Biopolymer shows potential to boost emulsion stability to freeze-thaw

By Stephen Daniells

- Last updated on GMT

Related tags Emulsions Emulsion Liquid

Combining a whey protein, carrageenan and gelatin to form a
biopolymer may improve the stability of emulsion during freezing
and thawing, says new research.

According to the researchers from the University of Massachusetts the results offer possibilities for low calorie foods by reducing the need for sucrose to be added to stabilise the emulsion during freezing and subsequent thawing.

"It shows that the amount of cryoprotectant (sucrose) needed to stabilize an emulsion against freezing and thawing may be reduced by coating the oil droplets with thick biopolymer layers,"​ wrote lead author Yeun Suk Gu in the Journal of Food Engineering​.

"This may be important for the development of reduced calorie foods."

According to background information by the authors, many oil-in-water emulsions can breakdown when they are frozen, with the formation of clumps due to crystallisation of either the fat and/or water phases and a coming together of the dispersed particles.

The new research, led by Professor D. Julian McClements, reports that this phenomena "limits their utilization in certain types of food applications,"​ explained the authors.

The authors of the new study prepared three corn oil-in-water emulsions (five per cent, weight for weight) using layer-by-layer electrostatic deposition of one of three biopolymers: only beta-lactoglobulin (why protein); beta-lactoglobulin plus iota-carrageenan; or beta-lactoglobulin plus iota-carrageenan plus fish gelatin. Davisco Food International, FMC BioPolymer and Norland Products for donating the ingredients, respectively.

The resulting emulsions were then subjected to between one to three freezethaw cycles consisting of minus 20 degrees Celsius for 22 hour, then rising to plus 40 Celsius for two hours with or without of 10 per cent sucrose.

The researchers report: "In the absence of sucrose, the primary and secondary emulsions were highly unstable to droplet aggregation and creaming after three freezethaw cycles, whereas the tertiary emulsion was stable, which was attributed to the relatively thick biopolymer layer surrounding the oil droplets."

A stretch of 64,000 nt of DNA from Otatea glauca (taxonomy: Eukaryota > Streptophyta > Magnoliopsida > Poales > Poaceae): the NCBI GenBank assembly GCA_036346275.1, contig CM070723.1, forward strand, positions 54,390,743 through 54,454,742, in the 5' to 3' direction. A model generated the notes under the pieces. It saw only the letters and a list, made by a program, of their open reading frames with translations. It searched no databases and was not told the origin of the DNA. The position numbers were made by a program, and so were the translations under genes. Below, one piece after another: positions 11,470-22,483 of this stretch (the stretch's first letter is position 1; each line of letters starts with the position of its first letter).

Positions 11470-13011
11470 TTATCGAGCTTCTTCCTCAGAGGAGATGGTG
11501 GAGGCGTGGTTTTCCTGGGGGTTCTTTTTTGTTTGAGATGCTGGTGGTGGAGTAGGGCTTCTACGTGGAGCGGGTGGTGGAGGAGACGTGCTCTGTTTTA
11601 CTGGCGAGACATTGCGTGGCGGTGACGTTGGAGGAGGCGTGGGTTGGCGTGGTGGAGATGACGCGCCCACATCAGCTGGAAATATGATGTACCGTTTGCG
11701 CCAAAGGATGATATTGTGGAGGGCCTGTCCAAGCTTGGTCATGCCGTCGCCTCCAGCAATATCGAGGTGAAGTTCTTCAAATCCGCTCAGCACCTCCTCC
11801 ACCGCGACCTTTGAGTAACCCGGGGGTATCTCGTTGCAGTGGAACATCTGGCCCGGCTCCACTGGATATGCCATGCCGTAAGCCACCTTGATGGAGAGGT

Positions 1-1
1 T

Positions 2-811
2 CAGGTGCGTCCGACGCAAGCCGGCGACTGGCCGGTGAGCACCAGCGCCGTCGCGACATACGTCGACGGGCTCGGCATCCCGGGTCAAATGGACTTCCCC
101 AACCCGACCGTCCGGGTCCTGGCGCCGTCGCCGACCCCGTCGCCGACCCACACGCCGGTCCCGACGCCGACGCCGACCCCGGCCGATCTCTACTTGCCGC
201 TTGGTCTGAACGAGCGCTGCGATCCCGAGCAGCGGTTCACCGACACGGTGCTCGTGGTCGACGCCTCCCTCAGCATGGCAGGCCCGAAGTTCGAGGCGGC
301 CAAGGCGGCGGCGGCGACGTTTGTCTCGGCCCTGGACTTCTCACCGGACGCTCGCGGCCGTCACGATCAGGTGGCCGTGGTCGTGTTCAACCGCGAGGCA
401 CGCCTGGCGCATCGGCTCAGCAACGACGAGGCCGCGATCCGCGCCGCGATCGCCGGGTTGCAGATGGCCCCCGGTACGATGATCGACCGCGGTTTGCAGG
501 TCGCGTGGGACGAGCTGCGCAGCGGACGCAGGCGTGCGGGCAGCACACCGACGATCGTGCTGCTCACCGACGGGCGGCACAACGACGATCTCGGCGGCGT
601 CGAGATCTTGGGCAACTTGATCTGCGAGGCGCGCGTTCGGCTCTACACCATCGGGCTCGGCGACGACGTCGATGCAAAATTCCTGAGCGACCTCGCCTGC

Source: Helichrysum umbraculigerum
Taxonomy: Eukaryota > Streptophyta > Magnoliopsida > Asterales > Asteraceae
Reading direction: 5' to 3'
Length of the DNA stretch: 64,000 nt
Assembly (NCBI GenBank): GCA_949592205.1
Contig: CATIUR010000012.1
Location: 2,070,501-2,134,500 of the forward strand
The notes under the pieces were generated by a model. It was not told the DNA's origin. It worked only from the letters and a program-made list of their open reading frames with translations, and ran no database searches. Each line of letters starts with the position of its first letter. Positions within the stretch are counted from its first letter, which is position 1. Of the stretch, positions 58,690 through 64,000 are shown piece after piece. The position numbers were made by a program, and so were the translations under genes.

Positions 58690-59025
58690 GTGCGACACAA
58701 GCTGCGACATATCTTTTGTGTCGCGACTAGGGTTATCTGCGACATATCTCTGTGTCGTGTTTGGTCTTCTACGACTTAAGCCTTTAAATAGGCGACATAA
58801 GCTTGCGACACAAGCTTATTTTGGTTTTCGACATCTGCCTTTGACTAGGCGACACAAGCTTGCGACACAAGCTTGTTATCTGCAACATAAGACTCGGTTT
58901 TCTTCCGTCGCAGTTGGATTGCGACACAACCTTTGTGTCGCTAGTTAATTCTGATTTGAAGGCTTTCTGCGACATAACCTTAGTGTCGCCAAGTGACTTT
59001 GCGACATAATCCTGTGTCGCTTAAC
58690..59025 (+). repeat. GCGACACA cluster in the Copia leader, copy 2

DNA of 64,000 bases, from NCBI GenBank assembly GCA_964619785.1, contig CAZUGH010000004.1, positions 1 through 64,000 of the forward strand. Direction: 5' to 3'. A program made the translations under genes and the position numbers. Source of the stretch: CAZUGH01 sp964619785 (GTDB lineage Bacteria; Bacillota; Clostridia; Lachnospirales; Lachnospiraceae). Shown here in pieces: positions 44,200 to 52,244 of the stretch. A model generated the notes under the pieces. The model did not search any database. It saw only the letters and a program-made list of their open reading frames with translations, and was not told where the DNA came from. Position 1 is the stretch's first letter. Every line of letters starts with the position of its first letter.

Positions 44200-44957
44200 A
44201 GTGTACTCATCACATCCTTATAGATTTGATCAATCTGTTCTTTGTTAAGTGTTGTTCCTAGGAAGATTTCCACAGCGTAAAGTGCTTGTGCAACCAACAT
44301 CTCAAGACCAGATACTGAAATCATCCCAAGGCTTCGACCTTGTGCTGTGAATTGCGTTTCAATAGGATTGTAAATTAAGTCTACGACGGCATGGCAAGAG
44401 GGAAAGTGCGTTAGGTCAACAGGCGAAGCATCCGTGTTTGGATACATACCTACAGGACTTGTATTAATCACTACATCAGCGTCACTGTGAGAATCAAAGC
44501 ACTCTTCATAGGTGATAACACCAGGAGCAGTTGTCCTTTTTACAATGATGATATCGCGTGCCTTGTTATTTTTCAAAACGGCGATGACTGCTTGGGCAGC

The stability of each of the emulsions improved significantly on the addition of sucrose, said to be due to the ability of sucrose to lower the freezing point of the aqueous phase in the emulsions and stop them from freezing.

Taken together, the researchers said that the use of these biopolymers could ultimately lead to the production of food emulsions with improved stability to freezing and thawing.

"Nevertheless, further work is needed to study how the characteristics of the biopolymer interfacial layer surrounding the lipid droplets change during freezing, how they influence the formation of ice crystals, and how they affect the interactions between emulsion droplets,"​ said the researchers.

"In particular, it would be useful to study the effects of different kinds of cosolvents (e.g., glycerol, sorbitol, monosaccharides, disaccharides and oligosaccharides) on the freezethaw stability of emulsions,"​ they said.

Source: Journal of Food Engineering​ Volume 80, Issue 4, Pages 1246-1254 "Application of multi-component biopolymer layers to improve the freezethaw stability of oil-in-water emulsions: beta-Lactoglobuliniota-carrageenangelatin"​ Authors: Y.S. Gu, E.A. Decker and D.J. McClements

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